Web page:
Kindergarten and first-grade students will be housed at Smyrna’s Brown Elementary for the next two years. Brown closed in May as a result of redistricting in south Cobb and is about three miles from Teasley on Brown Road.

Approximately $3.1 million in renovations and additions at Teasley were approved with the passage of SPLOST IV in March.

Teasley Principal Leslie Mansfield and her assistant principals are going to be splitting their days between the two schools until students are all under one roof again. It served approximately 730 students last year and the school capacity is around 450.

Principals pleased with how first day ended

Wheeler High School Principal David Chiprany, who has been the school’s leader since 2009, said students and teachers at the east Cobb school off Holt Road had a great first day.

“The excitement of the new building permeated across our campus,” he said. “Through the collaborative efforts of our parents, students and staff, we have had a wonderful first day of school.”

The school opened the doors to its new $21.1 million building Wednesday to ninth-through 12th-graders.

He wasn’t sure how many students were on campus Wednesday, but last March Wheeler served 1,985 students.

Peter Manson, who is starting his second year as the principal at Russell Elementary in Smyrna, claimed that his approximately 750 students were thrilled to be back at school.

“The kids were pretty excited,” he said.

There were approximately 733 students enrolled last March at the elementary school off South Hurt Road.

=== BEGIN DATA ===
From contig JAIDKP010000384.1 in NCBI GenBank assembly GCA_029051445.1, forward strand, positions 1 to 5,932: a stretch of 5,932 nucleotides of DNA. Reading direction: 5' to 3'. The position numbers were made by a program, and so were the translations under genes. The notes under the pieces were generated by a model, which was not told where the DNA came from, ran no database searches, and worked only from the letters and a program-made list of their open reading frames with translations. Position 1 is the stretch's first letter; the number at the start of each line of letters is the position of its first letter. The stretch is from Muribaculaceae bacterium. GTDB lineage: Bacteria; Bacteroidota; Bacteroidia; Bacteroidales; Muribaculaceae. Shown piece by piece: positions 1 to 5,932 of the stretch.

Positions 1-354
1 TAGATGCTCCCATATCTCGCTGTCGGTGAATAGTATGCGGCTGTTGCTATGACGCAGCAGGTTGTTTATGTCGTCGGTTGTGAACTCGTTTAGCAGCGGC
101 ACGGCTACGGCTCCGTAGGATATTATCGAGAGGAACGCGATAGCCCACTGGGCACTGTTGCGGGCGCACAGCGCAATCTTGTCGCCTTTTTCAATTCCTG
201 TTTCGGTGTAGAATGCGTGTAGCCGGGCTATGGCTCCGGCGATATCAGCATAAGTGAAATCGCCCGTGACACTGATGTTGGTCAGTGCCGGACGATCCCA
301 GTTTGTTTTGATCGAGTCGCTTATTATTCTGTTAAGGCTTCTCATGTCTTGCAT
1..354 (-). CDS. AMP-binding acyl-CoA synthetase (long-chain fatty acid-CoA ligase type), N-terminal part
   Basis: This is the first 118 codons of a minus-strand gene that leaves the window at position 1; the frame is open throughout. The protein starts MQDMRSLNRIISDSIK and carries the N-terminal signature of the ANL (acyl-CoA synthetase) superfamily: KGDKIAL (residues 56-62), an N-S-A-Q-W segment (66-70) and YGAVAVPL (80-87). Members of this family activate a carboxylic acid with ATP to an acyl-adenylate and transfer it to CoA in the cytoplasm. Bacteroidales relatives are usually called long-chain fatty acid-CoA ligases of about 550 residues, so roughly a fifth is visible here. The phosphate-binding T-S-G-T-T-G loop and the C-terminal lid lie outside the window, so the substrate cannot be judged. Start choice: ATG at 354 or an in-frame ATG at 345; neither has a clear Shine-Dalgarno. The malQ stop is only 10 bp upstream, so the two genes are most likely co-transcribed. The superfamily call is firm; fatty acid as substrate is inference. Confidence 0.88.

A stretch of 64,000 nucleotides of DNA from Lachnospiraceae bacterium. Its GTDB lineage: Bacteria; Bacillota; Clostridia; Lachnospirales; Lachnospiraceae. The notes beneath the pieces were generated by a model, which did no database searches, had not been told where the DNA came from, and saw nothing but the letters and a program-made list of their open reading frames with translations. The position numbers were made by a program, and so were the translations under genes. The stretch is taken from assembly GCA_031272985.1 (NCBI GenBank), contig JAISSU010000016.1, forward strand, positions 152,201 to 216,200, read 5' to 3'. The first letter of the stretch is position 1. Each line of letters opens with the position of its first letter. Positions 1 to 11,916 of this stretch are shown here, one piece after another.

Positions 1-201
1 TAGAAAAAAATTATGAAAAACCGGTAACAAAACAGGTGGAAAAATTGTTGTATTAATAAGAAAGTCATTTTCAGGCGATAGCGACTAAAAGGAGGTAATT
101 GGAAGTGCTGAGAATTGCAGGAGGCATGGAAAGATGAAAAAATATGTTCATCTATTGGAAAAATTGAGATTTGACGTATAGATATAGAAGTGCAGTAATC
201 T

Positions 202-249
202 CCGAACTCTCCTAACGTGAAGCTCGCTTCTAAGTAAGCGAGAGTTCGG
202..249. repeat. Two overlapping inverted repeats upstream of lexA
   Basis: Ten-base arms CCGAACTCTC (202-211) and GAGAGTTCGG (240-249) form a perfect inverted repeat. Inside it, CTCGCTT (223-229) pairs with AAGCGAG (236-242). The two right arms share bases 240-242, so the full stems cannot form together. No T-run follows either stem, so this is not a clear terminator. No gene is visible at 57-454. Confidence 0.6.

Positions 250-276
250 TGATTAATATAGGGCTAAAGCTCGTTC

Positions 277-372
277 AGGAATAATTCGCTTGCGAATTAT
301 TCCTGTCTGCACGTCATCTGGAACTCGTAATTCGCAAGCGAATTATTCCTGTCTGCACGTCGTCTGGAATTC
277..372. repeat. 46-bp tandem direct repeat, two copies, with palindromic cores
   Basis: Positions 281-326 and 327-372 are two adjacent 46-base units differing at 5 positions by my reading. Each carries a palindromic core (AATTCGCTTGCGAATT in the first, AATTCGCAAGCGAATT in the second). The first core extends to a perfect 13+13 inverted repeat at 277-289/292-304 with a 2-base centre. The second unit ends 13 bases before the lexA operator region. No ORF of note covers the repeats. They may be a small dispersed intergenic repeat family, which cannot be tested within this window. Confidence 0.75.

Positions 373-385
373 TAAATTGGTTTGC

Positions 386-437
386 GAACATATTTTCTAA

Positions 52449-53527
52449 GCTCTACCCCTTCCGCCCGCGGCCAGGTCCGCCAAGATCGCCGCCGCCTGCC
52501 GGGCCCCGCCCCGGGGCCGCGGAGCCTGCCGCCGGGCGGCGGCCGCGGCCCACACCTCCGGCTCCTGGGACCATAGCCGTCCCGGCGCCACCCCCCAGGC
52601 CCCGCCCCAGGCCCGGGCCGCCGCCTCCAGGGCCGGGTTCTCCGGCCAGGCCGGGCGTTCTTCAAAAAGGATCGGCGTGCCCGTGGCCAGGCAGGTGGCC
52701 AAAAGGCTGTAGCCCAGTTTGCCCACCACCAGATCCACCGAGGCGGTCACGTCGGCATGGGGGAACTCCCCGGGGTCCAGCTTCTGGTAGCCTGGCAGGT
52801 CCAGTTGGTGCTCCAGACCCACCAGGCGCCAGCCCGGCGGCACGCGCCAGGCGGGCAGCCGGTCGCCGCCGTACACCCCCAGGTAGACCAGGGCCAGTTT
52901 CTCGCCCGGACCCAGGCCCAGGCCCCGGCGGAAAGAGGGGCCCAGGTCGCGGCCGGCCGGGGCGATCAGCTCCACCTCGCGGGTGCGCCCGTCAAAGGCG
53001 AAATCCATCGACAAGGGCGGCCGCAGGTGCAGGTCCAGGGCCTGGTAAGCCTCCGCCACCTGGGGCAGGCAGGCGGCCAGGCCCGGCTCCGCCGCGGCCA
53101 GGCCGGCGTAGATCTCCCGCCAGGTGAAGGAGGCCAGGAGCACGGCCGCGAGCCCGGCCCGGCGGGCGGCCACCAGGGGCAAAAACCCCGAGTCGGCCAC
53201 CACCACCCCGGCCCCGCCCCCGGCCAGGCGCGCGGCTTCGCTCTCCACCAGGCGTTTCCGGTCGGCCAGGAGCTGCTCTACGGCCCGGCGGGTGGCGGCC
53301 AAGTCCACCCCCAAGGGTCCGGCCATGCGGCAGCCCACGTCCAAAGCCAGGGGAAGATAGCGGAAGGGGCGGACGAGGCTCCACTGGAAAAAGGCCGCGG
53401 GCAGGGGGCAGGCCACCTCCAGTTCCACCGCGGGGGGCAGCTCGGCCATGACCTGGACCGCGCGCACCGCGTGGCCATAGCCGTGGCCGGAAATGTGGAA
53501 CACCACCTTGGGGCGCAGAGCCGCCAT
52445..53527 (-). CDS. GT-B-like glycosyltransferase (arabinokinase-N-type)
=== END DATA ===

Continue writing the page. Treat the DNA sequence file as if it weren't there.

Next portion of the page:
Teachers, members of the community, Parent-Teacher Association members and School Board Member Tim Stultz welcomed the new students with a pep rally.

“Our theme for this year is ‘Win the Day,’” Manson said. “It was just an awesome experience for our students and a way to set the tone for the year.”

Manson tries to have a first-day theme each year. Last year the school rolled out a red carpet for students.
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August 08, 2013
My daughter actually went to Teasley when it only had about 400 students in 2000 and was majority white. How fast things changed. If only Atlanta had not ripped down the housing complexes and given out section 8 vouchers. Sending folks to Cobb County. Cobb County did this to themselves by not having any zoning regulations in the 70, 80 and 90's then someone went to court and said those apartments in Vinings couldn't be Adult only. So the landlords just sold them to the slum lords that let them go to hate's.
August 08, 2013
We had a great first day and say thank you to all the teachers and admins who made it great.

Now let's talk about all the unnecessary "improvements" made to schools that did not need them. Who approves these boondoggles? Why replace floors that are just fine, paint that is absolutely pristine and parking lots that aren't broken? Let's please work on putting SPLOST money where it's really needed, in all schools. And why not ask teachers if they feel something is necessary? They're the ones working in the environment.
Don't care
August 08, 2013
CCSD does not care what teachers think about anything. That is obvious from the pay cuts, furloughs, increased class sizes and premium increases.